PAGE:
Thoughts on Black History month by Dr. Mia Hardy, Assistant Professor of Sociology at Elgin Community College
A prologue is an introductory or preceding event or development. The “history” referred to in the name of a month acknowledging the contributions of black people in our nation is the prologue for American history.
When I think about black history month, it puts me in a mindset of gratitude for the black souls that were unceremoniously brought to the land we know as America and unknowingly built the foundation for what would become, to many, the greatest nation in modern times.
Before Dr. Martin Luther King, Jr. could fathom having a dream of unification and equality, there was someone whose dream was being free from the shackles of bondage that would make his dream seem implausible.
Before Dr. Mae Jemison could imagine traveling in space, there were those whose eyes and hearts could only seek the North Star towards freedom.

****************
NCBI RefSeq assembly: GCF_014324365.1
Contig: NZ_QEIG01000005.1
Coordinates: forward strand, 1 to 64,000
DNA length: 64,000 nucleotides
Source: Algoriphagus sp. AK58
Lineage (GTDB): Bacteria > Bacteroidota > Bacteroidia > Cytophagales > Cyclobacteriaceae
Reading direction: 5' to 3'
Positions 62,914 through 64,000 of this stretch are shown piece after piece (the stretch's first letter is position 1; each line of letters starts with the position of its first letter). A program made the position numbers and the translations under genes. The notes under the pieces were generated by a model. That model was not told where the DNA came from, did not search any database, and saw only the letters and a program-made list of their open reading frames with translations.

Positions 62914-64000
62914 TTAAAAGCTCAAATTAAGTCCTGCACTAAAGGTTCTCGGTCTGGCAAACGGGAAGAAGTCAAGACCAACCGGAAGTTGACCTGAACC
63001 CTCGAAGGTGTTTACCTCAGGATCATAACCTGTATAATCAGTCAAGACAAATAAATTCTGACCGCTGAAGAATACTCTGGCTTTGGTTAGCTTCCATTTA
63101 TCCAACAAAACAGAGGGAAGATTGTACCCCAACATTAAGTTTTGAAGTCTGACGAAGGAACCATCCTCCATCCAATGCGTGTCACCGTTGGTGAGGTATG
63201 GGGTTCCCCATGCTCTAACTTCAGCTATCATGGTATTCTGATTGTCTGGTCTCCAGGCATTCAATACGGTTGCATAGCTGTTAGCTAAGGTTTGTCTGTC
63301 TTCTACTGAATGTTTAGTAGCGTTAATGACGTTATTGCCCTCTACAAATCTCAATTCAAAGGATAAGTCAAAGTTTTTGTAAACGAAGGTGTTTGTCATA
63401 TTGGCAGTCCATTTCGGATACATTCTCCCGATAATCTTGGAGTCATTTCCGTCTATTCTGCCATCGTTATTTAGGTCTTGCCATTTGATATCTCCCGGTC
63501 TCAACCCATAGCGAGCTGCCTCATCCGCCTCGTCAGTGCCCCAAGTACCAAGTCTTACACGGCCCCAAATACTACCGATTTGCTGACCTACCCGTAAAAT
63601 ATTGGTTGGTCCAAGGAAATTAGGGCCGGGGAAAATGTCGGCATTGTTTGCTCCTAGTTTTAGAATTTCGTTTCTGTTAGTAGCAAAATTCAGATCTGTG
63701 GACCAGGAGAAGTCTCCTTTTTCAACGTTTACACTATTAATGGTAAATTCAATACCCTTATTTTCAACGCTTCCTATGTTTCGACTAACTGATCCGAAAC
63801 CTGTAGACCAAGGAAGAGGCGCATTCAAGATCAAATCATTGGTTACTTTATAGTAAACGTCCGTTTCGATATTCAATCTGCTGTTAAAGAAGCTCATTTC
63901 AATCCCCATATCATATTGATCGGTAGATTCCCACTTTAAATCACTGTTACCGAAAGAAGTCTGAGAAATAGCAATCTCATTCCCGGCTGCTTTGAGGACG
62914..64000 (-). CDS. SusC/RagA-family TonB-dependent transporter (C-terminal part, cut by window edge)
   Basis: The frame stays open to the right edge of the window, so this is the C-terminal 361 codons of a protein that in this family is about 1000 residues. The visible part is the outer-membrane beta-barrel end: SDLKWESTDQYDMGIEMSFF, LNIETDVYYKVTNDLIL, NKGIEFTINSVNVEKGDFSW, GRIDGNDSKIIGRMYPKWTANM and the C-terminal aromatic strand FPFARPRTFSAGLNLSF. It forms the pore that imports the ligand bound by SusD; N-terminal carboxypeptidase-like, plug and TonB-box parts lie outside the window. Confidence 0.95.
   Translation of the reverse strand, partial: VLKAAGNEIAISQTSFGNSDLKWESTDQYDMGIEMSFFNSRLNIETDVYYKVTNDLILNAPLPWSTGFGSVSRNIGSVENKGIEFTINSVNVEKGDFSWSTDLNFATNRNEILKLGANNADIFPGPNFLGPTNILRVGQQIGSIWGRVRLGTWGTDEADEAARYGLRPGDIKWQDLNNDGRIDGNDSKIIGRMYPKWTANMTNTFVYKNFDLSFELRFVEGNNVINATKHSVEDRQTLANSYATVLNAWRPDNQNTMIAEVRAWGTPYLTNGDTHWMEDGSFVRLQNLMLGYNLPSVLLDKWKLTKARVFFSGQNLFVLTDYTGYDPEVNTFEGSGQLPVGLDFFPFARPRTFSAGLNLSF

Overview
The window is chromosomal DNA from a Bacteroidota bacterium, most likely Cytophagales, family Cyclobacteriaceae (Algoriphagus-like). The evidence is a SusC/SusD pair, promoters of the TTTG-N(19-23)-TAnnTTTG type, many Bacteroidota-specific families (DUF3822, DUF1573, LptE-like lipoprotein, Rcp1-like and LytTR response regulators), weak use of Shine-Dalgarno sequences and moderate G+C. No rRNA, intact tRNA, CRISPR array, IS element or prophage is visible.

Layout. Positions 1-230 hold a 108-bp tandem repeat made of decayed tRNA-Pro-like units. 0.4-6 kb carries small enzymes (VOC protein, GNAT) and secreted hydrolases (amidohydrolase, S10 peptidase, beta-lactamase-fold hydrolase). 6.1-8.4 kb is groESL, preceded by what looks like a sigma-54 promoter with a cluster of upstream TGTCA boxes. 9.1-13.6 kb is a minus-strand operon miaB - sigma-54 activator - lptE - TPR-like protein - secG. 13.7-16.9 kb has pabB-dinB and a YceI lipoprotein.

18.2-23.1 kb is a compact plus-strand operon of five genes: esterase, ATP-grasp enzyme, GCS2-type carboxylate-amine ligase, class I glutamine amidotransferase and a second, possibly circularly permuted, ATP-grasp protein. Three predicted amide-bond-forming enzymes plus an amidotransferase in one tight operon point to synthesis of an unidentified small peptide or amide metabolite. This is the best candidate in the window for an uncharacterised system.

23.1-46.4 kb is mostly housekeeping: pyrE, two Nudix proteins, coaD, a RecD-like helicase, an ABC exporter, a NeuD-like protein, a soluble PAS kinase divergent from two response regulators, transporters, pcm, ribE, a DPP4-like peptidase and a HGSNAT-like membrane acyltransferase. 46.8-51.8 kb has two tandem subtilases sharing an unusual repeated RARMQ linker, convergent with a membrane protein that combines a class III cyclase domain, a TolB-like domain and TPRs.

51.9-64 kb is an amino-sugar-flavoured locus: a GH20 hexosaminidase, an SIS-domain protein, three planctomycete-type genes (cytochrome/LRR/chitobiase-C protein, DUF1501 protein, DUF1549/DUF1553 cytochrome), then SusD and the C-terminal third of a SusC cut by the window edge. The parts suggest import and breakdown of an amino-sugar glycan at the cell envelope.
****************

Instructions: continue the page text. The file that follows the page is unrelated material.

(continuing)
Before late basketball great Kobe Bryant could leave a legacy of unbelievable athleticism, determination, and stellar fatherhood, there were those whose bodies were commodified for capital they would not gain and whose steadfastness would only prayerfully allow their families to remain intact.
The month that celebrates the accomplishments of blacks in our nation would not be complete without acknowledging and paying proper homage to those who worked under horrid conditions to build a nation and blaze a trail, unbeknownst to them. Not only is the material wealth of our nation largely due to four hundred years of free labor from black slaves, so many elements of symbolic culture that we hold dear are directly impacted by the progeny of former slaves.
While the prologue of blacks in our nation was riddled with inequality, at best, the narrative that ensued features the growth that has blossomed from the roots of slaves’ determination and sacrifice.